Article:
Arko Foods Market: Bridging The Filipino Community Through Turo-turos | KCET
Arko Foods Market: Bridging The Filipino Community Through Turo-turos
Yellow incandescent lights, slightly yellowed and oily glass cases paired off with a group of cooks dishing out a fresh batch of adobo and talking about the latest tsismis, gossip — sights like these are commonplace of any ol' turo-turo place. Originating from turo, Filipino for “to pick” or “to point,” turo-turo's are Filipino-run mom and pop fast food joints. Oftentimes, you'll hear exchanges between the customers and cooks along the lines of "Aba, baka magsisi ako!" (Ah, I might regret it!) or "Hindi, hindi! Masarap iyan!" (No, no! It (tastes) good!) as they debate over which foods to choose from the buffet layout of Filipino foods like balut (fertilized duck egg) and dinuguan (pig’s offal cooked in pig’s blood, vinegar and spices). Despite Filipino cuisine having many similar elements of exoticism that makes other Asian foods like sushi and pho popular for mainstream culture, there’s this common misconception that it’s unhealthy, greasy and fattening. A large contributor to this belief is because of the turo-turo’s ubiquity compared to individual Filipino sit-down restaurants and contemporary food ventures like LASA in LA's Chinatown, Manila Sunset in Hollywood and The Park’s Finest in Echo Park.
Specifically, because turo-turos serve their freshly cooked food on buffet servers and hot plates, there’s this stereotype that the food’s uncooked and cheaply made. This unfortunately explains why many non-Filipinos think Filipino food is bad since the hot plate will of course continue to cook the food and make it “greasy.” Yet this feature of turo-turos is what makes the food more authentic. This set-up shows how turo-turos have become vital community resource by serving a large quantity of foods so that a hard-working nurse or accountant could easily pick up dinner after a grueling day at work. While speaking to Oi Asian Fusion's owner and chef Eric de la Cruz, he recounts his dad’s commitment to work up to "18 hours a day without a day off, working any job that would be available to him, then eventually moving up through hard work." Experiences like these are very common in the Filipino community because of the high poverty rate. According to the Philippine Statistics Authority, about a little more than 20 percent of the population are considered poor in 2015. For both non-Filipinos and Filipinos, turo-turo's are received with a mixture of pride and discomfort because of how its existence highlights the Filipino community’s practicality and working-class lifestyle.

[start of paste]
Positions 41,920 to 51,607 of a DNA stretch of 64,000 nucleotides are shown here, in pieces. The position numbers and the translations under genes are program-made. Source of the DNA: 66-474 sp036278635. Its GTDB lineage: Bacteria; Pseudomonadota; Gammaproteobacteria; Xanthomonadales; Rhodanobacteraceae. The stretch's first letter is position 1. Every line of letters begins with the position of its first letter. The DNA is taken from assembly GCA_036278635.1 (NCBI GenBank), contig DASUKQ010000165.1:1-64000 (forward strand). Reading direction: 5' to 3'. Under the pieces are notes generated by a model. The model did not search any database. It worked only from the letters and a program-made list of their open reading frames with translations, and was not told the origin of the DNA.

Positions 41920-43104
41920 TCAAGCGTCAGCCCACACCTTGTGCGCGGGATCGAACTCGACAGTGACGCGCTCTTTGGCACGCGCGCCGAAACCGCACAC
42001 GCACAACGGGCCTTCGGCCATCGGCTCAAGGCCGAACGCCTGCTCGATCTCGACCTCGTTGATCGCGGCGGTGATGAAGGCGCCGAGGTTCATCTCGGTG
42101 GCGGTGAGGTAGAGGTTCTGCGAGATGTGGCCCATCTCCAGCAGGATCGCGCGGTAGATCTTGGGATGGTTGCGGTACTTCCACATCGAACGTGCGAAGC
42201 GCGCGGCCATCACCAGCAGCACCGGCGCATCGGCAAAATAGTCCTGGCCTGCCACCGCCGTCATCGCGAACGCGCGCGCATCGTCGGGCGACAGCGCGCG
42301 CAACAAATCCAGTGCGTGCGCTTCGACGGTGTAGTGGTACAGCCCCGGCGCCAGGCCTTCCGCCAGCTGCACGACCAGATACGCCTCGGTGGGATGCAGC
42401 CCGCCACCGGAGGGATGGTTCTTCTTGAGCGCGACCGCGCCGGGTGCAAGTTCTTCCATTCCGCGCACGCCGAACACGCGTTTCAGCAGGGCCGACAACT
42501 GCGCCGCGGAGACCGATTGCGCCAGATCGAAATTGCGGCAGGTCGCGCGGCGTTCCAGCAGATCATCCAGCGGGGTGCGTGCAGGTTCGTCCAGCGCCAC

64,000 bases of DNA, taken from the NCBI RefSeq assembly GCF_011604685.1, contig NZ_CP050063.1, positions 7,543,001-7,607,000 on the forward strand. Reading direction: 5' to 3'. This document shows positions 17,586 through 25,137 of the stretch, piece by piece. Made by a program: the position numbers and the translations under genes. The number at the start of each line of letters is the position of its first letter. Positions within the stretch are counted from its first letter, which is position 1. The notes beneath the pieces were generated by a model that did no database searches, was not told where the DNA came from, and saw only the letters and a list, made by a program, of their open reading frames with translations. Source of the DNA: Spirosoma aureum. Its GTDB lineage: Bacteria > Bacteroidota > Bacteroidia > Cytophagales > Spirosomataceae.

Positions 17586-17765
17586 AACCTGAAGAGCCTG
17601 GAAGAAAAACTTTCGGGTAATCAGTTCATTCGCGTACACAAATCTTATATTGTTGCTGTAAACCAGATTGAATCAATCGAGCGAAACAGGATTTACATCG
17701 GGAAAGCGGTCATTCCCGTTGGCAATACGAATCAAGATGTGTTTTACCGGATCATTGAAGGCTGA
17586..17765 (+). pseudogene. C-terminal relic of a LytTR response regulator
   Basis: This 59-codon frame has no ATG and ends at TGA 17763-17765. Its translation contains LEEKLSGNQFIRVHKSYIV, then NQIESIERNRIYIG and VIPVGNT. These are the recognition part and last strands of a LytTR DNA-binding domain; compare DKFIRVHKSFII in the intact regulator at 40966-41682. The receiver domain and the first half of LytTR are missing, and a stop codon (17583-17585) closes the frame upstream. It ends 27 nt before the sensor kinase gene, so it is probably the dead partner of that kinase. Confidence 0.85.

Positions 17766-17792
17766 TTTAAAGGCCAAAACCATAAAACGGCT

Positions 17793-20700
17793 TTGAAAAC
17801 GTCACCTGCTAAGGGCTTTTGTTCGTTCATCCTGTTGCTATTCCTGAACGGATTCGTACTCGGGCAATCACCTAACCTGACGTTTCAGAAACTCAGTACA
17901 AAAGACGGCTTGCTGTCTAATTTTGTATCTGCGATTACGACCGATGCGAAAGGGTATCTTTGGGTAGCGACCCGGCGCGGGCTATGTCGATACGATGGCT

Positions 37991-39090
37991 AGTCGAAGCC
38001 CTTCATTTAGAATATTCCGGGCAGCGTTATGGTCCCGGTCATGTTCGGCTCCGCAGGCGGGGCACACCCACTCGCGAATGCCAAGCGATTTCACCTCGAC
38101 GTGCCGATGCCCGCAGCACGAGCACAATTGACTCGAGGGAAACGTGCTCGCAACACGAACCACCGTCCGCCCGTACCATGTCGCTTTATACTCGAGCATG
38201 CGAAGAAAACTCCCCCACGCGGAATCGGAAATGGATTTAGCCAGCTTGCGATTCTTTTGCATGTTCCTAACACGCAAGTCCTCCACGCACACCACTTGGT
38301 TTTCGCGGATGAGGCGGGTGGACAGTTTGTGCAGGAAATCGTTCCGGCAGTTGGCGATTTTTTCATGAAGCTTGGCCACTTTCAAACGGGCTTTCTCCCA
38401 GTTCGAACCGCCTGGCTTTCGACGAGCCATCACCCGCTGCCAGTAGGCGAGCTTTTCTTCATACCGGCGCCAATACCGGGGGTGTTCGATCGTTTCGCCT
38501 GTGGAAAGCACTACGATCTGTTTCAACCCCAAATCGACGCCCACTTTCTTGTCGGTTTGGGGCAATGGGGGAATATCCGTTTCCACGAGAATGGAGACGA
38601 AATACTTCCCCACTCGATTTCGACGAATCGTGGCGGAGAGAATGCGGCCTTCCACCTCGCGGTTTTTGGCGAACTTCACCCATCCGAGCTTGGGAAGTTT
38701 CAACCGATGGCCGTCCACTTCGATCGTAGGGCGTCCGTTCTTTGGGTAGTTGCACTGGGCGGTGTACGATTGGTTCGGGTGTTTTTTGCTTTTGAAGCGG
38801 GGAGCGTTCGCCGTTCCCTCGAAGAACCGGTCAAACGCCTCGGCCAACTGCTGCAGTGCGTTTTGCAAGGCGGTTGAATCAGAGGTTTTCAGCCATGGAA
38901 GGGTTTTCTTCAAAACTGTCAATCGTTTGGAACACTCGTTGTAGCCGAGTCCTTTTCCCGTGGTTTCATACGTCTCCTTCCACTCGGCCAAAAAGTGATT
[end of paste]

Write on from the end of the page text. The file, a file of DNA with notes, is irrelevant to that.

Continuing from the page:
Despite the mixed feeling about turo-turos, there’s this deep sense of community that’s similar to family-run businesses that have worked their way up from strife, such as Porto’s Bakery, a multi-branch enterprise that had its roots in Communist Cuba. This familial vibe is exactly what you get upon visiting Arko Foods Market in Glendale. When owner Susie Fong opened Arko in 1980, she asked herself “what’s a business that’d help Filipinos as well?” Upon seeing that the Filipino community here was so busy with making money for their family and themselves, Fong realized that there was hardly any Filipino food for the community to readily enjoy. Many staple Filipino dishes require a lot of time and effort in preparation and cooking, an impractical situation when faced with long work hours.
Derived from arkong bato (stone arch), Arko Foods Market’s name pays homage to the Arkong Bato boundary marker in Valenzuela, Metro Manila, Philippines where the factory and hometown of Fong’s mother was. Apart from being a turo-turo, Arko also serves as a market with a butcher and a remittance service, which is a money transfer service that many FilAms use to send money back to their loved ones in the Philippines. A remittance service is an indispensable feature especially when you consider that in 2016, overseas Filipino workers sent home a total of $26.9 billion, up 5 percent from the previous year. As a small business, you would assume that Arko would charge more for what it offers. But it has always been so affordable and popular – “for around $6 to $10,” according to Fong, “you can have two dishes and a rice.” The servings are so large that you can split it with another person.